Silence can be a thunderous sound.
A crash of energy forms a resonance that punctures through yet has already begun to evaporate into the background shuffle, like a ghost into the darkness.
The resonance may continue for a few seconds, perhaps longer, but it is always followed by an equal counter energy of silence.
We can experience a sound like this when a plate falls from its shelf, the harsh crash disturbs the clarity of silence. The experience noise as a continuum (much like how we receive music or sound over a duration) we experience what is believed to be the opposite of silence.
Silence is calm, noise is manic.
Of course however, silence never really exists, but other than our
If this is so, noise is the influx of an energy (or alternatively an influx of sound), happening in a concentrated moment in time.
With this in mind, often you’ll find listening deeply to what you may consider an annoying sound (or noise), like that of a washing machine for example. After a while you can begin to notice the depth within the montage of sounds that make up this singular sound.
If energy is resonance, resonance is vibration, vibration is sound. Silence is sound leaving… Where does noise start and when does it finish?
Noise is disturbance, the undesired. Yet in the presents of noise, the receiver is addressed, like that of a shock of energy (perhaps resulting in provocation, anger, distaste). What happens then in contrast, if one is engaged in curiosity? Is it still noise? Or has the listening capacity of the receiver meant that noise is no longer a noise?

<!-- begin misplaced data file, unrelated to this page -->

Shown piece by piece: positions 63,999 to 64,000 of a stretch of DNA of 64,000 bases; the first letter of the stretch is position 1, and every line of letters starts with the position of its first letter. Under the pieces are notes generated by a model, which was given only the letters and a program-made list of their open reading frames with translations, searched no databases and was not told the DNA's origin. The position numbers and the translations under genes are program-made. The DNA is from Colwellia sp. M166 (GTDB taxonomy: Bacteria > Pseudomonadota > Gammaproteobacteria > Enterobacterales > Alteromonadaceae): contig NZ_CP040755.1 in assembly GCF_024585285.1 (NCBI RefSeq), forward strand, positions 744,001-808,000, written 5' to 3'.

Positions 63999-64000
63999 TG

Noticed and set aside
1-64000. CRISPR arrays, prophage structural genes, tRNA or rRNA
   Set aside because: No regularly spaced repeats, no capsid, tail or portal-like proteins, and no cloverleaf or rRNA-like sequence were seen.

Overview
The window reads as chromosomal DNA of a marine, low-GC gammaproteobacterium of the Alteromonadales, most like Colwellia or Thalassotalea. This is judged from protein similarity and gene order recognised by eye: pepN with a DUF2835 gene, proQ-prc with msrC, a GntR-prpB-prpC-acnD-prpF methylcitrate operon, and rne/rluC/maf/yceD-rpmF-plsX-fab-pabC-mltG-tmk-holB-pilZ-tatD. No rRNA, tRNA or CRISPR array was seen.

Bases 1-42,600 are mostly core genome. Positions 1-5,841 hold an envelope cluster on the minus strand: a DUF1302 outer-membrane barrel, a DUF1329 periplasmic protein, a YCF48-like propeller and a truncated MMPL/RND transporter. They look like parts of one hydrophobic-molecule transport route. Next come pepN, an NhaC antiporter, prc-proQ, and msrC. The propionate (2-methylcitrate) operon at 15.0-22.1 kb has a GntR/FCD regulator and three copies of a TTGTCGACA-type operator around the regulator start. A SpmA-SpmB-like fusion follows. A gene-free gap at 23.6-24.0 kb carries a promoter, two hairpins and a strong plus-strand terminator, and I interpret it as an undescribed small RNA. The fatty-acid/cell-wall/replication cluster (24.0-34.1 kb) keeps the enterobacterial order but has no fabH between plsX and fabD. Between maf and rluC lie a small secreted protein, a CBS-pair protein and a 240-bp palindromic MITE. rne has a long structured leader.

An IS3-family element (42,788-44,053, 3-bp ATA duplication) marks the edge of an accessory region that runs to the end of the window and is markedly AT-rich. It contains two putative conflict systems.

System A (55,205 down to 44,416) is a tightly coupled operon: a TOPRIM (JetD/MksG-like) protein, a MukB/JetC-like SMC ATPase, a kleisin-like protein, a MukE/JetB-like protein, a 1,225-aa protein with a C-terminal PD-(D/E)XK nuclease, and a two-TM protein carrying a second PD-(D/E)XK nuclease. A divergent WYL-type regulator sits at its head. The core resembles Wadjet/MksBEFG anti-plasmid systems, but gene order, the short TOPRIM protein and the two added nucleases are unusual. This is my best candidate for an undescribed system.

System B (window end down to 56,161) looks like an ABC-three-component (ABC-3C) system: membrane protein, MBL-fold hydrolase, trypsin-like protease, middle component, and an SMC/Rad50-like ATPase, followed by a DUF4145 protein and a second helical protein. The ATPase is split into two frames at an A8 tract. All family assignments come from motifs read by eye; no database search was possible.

My flow of writing is not academic, there are scales and capacities to all of what i’m saying depending on the listener. But i ask, what then has the role of noise become to someone who finds themselves interested on a deeper level to a sound, or configuration of sounds, that once may have been ‘noise’ (in it rawest sense)?
Perhaps its role is neither important, rather the idea should be further concerned with a celebration in the broadening or enlarged acceptance of the surrounding atmosphere of sounds, that comes when one applies a deeper level of engagement (listening)?
If this is so, might noise be a true expression of human nature?
In more extreme examples, with this knowledge in mind and played with love and intent, noise can be a wild expression of energy unlike any other art form. Much like the music of Yoko Ono and the late John Lennon.
In an act of degradation conventional musical instrumentation (guitar, voice) is muddied, dirtied and in favour of the grit rather than the smooth.
It may be loud, so can it be quite, like that of Rie Nakajima, setting many small actions in motion creating subtle yet densely layered collections of sounds; where sound and sculpture actively merge.
Sound is but the closest expression of human energy as the physical world may offer. A profound statement should be met with an equally profound acceptance and engagement of a large of spectrum of sounds, meaning discrimination in regard to clarity and precision can be subverted to allow for a closer engagement with the world around us. The dirty and the poor quality are in equal to that of the high definition as there is no hierarchy in human expression (it is everything but it is also nothing).
(image from the studio, developing a sound performance based around the formal arrangement of the dinner table)